By Sam Tarry, Labour MP for Ilford South – BANNING on-site drug testing at music festivals could cost lives this summer.
Testing confiscated drugs and warning festivalgoers of any safety issues reduces the risk of overdoses and allows adults to make informed choices about their actions.
Holding tests in tents and temporary buildings on festival sites allows a quicker turnaround for checking dangerous substances, helping lower the risk of death and damage to people’s health.
It’s a near decade-long-established practice, and it undoubtedly saves lives.
However, a dangerous Home Office edict insists that festivals now need bureaucratic licences in order to perform this crucial safety check.
To ban these tests at the height of the summer music festival scene, is a dereliction of the government’s ‘duty of care’. The government have lost all common sense.
Festival organisers like Parklife boss Sacha Lord, musicians of the stature of Norman Cook and Billy Bragg, bands like Metronomy and cross party MPs – including Labour, SNP, Conservative, Lib Dem and Green members – have joined forces to remove this threat.
The government has tied the hands of festival organisers by effectively preventing them from alerting revellers and the emergency services to the presence of dangerous substances.
Until very recently, if on-site tests showed that a drug was a serious threat to health, ‘push notifications’ would be sent to festivalgoers, warning them that the substance was dangerous and should not be taken.
Since 2014 festival organisers have tested drugs, confiscated by the police or security, in a cabin on site, in this way. In 2018 the Home Office suggested that “it would not stand in the way of drug testing at festivals and clubs” as part of a proactive harm reduction strategy, witnessed by MPs and supported by several police forces including Avon & Somerset and Greater Manchester Police.
But a spectacularly ill-thought diktat from the Home Office states that festivals must seek special licences to deliver that service.
This can take more than three months to arrange, at a significant cost to festivals.
Furthermore, for these tests to be conducted, government legislation requires them to take place inside permanent buildings, despite festivals almost exclusively being staged on temporary sites, with tents and stages set up for the purpose of that temporary festival site.
In short, it’s a bureaucratic nightmare.
The reality is that the rule change spells the end of on-site testing and workable drugs harm reduction policies at festivals.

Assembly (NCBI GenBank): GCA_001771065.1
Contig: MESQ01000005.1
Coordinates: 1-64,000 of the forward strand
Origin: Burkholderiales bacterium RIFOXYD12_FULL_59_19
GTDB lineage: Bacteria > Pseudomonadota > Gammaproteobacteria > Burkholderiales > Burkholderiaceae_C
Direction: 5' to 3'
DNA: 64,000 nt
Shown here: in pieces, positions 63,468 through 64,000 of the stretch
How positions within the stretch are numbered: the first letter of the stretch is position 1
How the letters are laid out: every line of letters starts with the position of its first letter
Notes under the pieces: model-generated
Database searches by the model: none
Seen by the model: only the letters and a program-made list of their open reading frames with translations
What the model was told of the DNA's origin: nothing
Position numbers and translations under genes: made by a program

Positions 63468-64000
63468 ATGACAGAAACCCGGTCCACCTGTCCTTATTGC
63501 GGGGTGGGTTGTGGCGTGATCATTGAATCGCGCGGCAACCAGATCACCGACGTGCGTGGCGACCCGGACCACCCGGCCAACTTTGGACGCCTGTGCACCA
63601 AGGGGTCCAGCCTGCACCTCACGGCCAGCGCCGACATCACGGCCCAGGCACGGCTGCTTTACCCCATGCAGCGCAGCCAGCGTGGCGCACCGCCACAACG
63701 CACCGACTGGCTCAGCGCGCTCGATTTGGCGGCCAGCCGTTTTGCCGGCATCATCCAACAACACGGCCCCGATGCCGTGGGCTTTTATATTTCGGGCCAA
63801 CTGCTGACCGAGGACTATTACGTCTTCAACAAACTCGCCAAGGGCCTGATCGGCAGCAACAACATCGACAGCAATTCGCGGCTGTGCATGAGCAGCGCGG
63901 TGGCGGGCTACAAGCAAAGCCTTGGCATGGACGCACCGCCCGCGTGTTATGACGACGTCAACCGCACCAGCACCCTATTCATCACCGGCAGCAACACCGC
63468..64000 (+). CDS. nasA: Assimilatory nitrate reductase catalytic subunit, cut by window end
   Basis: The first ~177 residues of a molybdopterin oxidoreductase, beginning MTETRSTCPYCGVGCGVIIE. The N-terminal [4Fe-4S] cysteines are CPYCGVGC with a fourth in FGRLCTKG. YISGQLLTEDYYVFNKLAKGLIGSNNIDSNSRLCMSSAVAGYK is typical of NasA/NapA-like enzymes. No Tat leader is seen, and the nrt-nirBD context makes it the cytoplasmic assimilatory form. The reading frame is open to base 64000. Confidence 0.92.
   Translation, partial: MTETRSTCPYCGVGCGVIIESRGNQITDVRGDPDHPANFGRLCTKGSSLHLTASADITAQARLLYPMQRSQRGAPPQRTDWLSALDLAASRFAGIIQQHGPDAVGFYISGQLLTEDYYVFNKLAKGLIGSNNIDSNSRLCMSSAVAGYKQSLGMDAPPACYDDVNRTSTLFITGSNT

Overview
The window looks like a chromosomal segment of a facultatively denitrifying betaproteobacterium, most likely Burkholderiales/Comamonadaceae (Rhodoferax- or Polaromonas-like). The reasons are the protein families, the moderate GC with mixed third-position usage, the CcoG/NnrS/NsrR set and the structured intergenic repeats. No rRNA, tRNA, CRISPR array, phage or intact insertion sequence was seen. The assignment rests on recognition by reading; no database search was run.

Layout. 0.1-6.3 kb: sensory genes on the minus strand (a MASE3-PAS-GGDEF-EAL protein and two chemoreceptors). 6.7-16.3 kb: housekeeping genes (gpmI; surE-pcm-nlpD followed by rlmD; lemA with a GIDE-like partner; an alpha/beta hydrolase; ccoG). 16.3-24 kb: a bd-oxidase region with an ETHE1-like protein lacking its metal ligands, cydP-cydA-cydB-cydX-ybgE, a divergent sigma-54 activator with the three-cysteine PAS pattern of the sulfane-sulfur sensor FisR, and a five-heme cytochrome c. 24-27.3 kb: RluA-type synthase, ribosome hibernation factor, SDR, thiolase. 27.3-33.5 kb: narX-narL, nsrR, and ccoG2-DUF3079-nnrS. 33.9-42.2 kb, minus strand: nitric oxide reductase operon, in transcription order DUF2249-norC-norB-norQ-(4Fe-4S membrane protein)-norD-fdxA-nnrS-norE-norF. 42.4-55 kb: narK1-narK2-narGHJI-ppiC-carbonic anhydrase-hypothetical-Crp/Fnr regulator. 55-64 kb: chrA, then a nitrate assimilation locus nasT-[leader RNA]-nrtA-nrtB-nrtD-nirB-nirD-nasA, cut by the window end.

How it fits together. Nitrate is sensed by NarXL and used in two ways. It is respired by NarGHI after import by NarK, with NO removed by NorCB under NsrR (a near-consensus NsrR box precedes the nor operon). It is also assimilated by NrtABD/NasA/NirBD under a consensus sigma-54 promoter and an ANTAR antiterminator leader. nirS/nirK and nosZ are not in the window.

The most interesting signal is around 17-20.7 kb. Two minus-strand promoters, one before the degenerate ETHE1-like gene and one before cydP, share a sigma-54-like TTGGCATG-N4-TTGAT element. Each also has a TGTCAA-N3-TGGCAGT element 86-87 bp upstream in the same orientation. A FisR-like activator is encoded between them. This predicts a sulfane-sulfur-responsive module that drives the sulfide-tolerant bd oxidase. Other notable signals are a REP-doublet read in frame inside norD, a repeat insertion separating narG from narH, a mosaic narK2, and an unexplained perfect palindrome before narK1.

With Glastonbury having just taken place and other festivals due this summer like Boardmasters, Boom Town, Secret Garden Party, Creamfields and Reading, it’s highly irresponsible to strip away that protection.
Already there have been reports about the organisers of Leeds and Reading Festivals having to conduct the tests off-site, in accordance with licence requirements.
Inevitably that would make for a much less effective drugs control policy, with festival organisers unable to operate the checks within the event space, meaning harmful drugs may go unchecked.
This is not a debate about the desirability of drug taking, a call for decriminalisation, or even seeking a change in the law.
The simple fact remains that people will take drugs at festivals this summer.
Yet, the Home Office is showing scant regard for the wellbeing of festivalgoers by leaving event organisers without a means of flushing out dangerous substances.
However, there’s still time for the Home Secretary to abandon this reckless policy shift.
A failure to do so, could see revellers taking unsafe drugs, with potentially tragic consequences.
Preventable deaths or festivalgoers being taken seriously ill and suffering life-changing harm after taking dangerous batches of untested drugs, would be utterly devastating. Even last weekend at least two young people died after taking drugs at festivals, that could well have been prevented if they had known the dangers and strengths of those drugs through on site testing.
You would hope that such tragedies would almost certainly provoke a legislative reaction from the government.
However, the Home Office has shelved a positive, grown up, sensible approach – one that has been used for over a decade and saved countless lives.
There is an immeasurably better chance of averting these catastrophes, if the government will only allow festivals to restore “back-of-house” drugs testing.
That way, confiscated substances can be checked for strength, contaminants and to make sure they’re not being mis-sold.
Then, if problems are found a warning can be circulated to festival-goers.
Decades of hard work by so many in the entertainment sector have made music festivals safe spaces.
However, removing the safety valve of on-site drugs testing, puts that in jeopardy.
It’s also so unnecessary.
Home Secretary Suella Braverman has yet to make clear what the logic is behind this ban.
So far, all we’ve heard from the government are spurious briefings that there has been ‘no change” in policy.
Licenses for the on-site testing have always been needed, we are told.
It flies in the face of what’s now been told to those involved in staging festivals, who have supplied drug testing at their events since 2014, free from these overly stringent rules.
The Home Office has moved the goalposts.
However, simply agreeing to suspend or delay the rule change until after the summer, could save lives.
A moratorium on the ban until after the festival season is over would at least ensure safe drug testing continues this summer.
Allowing MPs to properly scrutinise drugs control policy at music events would be a sensible way forward.
The Home Secretary has a ‘duty of care’ to those attending our festivals this summer.
There’s no rational case whatsoever for this knee-jerk ban, we need common sense to prevail.